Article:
Company Culture:
Moving From Good to Great

What Moves Company Culture from Good to Great?

A resounding 95% of employed adults say a positive company culture is an important aspect of business generosity. We defined company culture as the shared values, attitudes, and practices that form the identity of a company.

When asked to grade their employer, one-third of employees said their current employer’s company culture is excellent (36%), and more than half said their company culture is good (57%). However, our study also highlights perceived threats to company culture, including flexibility and politics.

What are the biggest drivers of a positive company culture according to employees? There is a tie for the single most important aspect: between managers who care about employees as people (64%) and encouraging wellness and the full use of benefits (62%).

However, employees were asked to weigh in on a variety of other elements of a positive company culture, offering a full picture of what they value.

The vast majority (89-94%) of employees find all these aspects important for a positive company culture. The only item that trailed slightly behind was “more time in person.”

Does Flexibility Help or Hurt Company Culture?

Flexible work remains the most important request for all employees (94%). Fortunately, executives are aligned and increasingly offering flexible work environments (78% today vs. 68% in 2023).

However, one thing is clear: executives overwhelmingly (92%) do not believe an effective culture is possible when employees exclusively work from home. So, how can executives sustain a positive company culture while also offering employees the flexibility they desire?

Interestingly, most executives find their company culture is equally effective whether people work in the workplace (38%) or have flexibility over where and when they work (37%). To foster a strong company culture, the answers appear to lie in a hybrid approach that balances the need for flexibility with the importance of in-person time. In fact, according to employees, this balanced approach produces the greatest results.

Our data finds that those who adopt a hybrid work schedule gave their company culture the highest score (97%) and the fewest bad grades (3% poor or terrible). In contrast, those who work fully in the workplace are more likely to grade their company culture harshly (8% poor or terrible).

Hybrid employees and fully in-workplace employees are equally likely to say company culture is excellent, scoring 10+ points more than employees who work fully remotely.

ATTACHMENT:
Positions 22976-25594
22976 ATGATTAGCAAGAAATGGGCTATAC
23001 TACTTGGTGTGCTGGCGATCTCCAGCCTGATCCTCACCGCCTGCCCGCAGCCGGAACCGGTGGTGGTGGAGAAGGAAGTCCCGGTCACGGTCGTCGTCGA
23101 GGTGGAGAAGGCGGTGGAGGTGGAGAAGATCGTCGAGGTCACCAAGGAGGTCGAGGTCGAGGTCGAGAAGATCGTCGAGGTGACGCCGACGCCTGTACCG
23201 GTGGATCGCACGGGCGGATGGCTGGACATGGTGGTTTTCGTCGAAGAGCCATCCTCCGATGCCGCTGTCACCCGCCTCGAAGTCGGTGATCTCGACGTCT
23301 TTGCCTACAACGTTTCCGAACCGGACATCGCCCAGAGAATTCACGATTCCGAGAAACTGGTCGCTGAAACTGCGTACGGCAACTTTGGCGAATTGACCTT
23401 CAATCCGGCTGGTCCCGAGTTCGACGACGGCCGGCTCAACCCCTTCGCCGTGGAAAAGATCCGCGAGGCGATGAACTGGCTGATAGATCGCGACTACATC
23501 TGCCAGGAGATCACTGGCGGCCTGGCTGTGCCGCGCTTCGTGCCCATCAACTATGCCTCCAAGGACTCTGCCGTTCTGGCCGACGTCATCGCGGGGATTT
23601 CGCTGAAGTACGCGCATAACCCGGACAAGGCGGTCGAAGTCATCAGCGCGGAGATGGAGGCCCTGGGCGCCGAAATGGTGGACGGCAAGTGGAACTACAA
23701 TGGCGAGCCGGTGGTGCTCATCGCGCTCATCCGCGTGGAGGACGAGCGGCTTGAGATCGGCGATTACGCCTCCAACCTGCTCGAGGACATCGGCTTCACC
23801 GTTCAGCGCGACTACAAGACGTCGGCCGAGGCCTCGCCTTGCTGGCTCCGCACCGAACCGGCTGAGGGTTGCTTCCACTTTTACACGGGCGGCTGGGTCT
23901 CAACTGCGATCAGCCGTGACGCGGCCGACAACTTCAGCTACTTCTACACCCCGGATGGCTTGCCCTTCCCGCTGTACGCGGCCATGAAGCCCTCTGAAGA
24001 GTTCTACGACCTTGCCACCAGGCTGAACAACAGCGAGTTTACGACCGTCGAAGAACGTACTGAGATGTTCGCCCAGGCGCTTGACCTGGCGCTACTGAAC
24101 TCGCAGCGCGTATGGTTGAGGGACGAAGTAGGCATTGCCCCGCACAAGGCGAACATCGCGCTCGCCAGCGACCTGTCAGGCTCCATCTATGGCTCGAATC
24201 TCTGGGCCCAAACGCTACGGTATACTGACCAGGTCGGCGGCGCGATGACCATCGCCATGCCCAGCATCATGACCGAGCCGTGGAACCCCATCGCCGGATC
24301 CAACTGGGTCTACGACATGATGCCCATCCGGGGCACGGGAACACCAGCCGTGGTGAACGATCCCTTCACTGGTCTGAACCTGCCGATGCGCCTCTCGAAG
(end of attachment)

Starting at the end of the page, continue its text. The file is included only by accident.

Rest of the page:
It’s important to note that flexibility does not appear to mean working from home; rather, it’s the ability to manage schedules and time more fluidly.

Politics Looms as a Potential Threat to Company Culture

As executives work to build and preserve a positive company culture, they should be aware of the potential for disruption due to the upcoming election cycle.

A remarkable 56% of executives, as well as 45% of employees, believe 2024 politics could disrupt the great strides companies are making in their cultures. Overall, 13% said politics will be very disruptive. It is important for executives to be aware of this potential disruption, particularly with younger employees, who are more likely (by 14 points) to think that politics will be disruptive (59%).

The Relationship Between Trust and Culture

Given the importance of trust in hybrid schedules and weathering the threat of politics in the workplace, we decided to explore the best ways to build and maintain trust between employees and employers.

Overall, nine out of ten employees trust the people they work with, from their managers (89%) to their peers (88%) and senior leaders (87%). Yet, with so much emphasis on the need for managers to care about employees as people, we asked employees what employers can do to continue building that trusting relationship.

Their responses focused primarily on communications and transparency. Employees want to easily bring questions and concerns to their superiors (96%) and receive frequent communication from the company (94%). Regarding transparency, employees overwhelmingly desire a say in the decisions that affect their work (93%).

Generosity as a Catalyst for Increased Productivity

Ultimately, we found that generosity not only builds a positive company culture; it also greatly influences productivity. As we explored what makes a company culture positive, we found that 93% of employees correlate a good culture with their productivity.

When asked about the main drivers of increased productivity, employees focused on several aspects of strong company culture, as well as generosity. Employees cited trust (70%) and being rewarded for the quality of their work (67%) as very important aspects of a culture that also improve productivity. When it comes to how generosity can increase productivity, employees once again elevated flexible work schedules (67%) and mental health support (58%) as very important influences.

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